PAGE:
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Beloved saimin spot takes its tasty ‘burgas’ to another level

A La Carte

August 19, 2018

Story By: Caroline Wright | Photos by: ANTHONY CONSILLIO

“Homemade” Hamburga Steak with Gravy ($11.35)

By all measures, 1969 was an extraordinary year in American history.

In that magical year, Neil Armstrong and Buzz Aldrin rode Apollo 11 to the moon. Woodstock drew 400,000 rock fans to Max Yasgur’s farm in upstate New York. The earliest version of the Internet connected UCLA and a research lab at Stanford University, 350 miles away.

Hula Burga ($7.35)

Also that year, a hardworking Nisei entrepreneur named Franz Shiro Matsuo, the son of Japanese immigrants, opened a humble noodle restaurant in a busy shopping center in Waimalu. Over the years, Matsuo would serve increasingly elaborate versions of the comfort food, earning himself the nickname “Mistah Saimin.” His legendary menu would eventually feature 60 distinctly different presentations of Hawaii’s beloved noodle soup bowl.

The fact that Shiro’s Saimin Haven has been around for almost 50 years is deliciously undeniable evidence of the magical fare here. And the menu is as whimsical as Shiro’s “Dear Hearts” poems that still adorn the walls of his restaurant, and as charming as the late founder himself. With items like Yaki Yaki Yakitori, Local Boy Stew, and Chop Along Steak (Faster than Hop Along), Shiro’s has become renowned for its non-saimin offerings, too.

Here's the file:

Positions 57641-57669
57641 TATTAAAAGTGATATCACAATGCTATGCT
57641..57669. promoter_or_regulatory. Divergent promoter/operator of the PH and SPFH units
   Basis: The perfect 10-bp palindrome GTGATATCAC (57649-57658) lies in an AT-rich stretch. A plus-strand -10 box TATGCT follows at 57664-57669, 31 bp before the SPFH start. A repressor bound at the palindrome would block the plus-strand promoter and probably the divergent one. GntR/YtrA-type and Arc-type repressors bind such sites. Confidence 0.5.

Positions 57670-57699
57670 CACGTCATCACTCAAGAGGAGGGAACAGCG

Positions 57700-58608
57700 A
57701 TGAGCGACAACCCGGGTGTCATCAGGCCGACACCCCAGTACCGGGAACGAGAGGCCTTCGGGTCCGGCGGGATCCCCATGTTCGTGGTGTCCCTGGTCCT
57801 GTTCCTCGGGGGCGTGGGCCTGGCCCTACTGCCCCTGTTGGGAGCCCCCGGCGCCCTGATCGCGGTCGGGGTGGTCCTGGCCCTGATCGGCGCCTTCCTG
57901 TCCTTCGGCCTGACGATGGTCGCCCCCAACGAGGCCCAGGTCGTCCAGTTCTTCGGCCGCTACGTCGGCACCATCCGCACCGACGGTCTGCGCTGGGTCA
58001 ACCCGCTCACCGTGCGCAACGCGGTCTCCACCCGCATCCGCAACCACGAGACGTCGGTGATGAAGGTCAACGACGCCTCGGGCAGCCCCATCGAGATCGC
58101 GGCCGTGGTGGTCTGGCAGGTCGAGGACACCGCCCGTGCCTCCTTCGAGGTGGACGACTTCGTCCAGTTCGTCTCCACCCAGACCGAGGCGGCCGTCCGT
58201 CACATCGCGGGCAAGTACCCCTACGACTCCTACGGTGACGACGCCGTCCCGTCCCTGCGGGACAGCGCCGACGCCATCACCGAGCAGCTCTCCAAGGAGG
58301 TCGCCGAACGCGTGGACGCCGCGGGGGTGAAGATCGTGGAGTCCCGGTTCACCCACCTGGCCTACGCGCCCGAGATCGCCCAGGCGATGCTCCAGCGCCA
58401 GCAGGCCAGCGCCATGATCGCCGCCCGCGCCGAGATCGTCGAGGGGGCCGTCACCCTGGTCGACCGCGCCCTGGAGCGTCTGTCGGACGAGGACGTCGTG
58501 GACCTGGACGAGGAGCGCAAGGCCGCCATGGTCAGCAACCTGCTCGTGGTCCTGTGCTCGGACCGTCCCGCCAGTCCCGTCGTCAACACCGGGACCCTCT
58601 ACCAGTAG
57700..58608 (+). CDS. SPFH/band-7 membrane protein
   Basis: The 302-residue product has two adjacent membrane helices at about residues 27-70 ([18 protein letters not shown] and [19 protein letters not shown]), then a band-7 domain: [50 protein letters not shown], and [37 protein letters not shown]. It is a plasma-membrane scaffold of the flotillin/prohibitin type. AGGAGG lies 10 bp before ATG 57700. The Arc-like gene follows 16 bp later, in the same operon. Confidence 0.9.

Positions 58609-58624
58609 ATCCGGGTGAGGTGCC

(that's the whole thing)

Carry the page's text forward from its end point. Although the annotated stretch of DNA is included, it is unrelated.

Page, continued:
Loko Moko ($9.25)

2018 might be The Year of the Burga for this wonderful little restaurant. Though hamburgers — here called “burgas” — have been on the menu for decades, Shiro’s Saimin Haven recently has upgraded its beef and the results are mouthwatering.

“It’s actually 100 percent local ground beef from Parker Ranch,” says manager Sheena Arca-Gonzales. “All top cuts of pasture-raised and grass-fed Angus beef. When you eat it, you’ll see the difference!”

Shiro’s Saimin Haven’s convenient Waimalu Shopping Center location. FILE PHOTO

Try Hawaii’s favorite beef in Shiro’s Loko Moko ($9.25), a classic hunger-buster, which includes one hamburger patty, two eggs, rice and, of course, gravy. “It’s good!” says Arca-Gonzales. “It’s improved because of our new ground beef, and all our burgas are freshly prepped every day.”

“Homemade” Hamburga Steak with Gravy ($11.35), a steak patty that features Parker Ranch beef and freshly ground onions, is topped with gravy and grilled onions, and served with corn and two scoops of rice.

The restaurant’s dining area is clean, spacious and inviting. FILE PHOTO

Hula Burga ($7.35), a 3-ounce classic island beef burger dressed with lettuce and Shiro’s “Hula sauce,” is served with crunchy, golden crinkle fries — the perfect partner for a “burga” as unforgettable as the man who created it.

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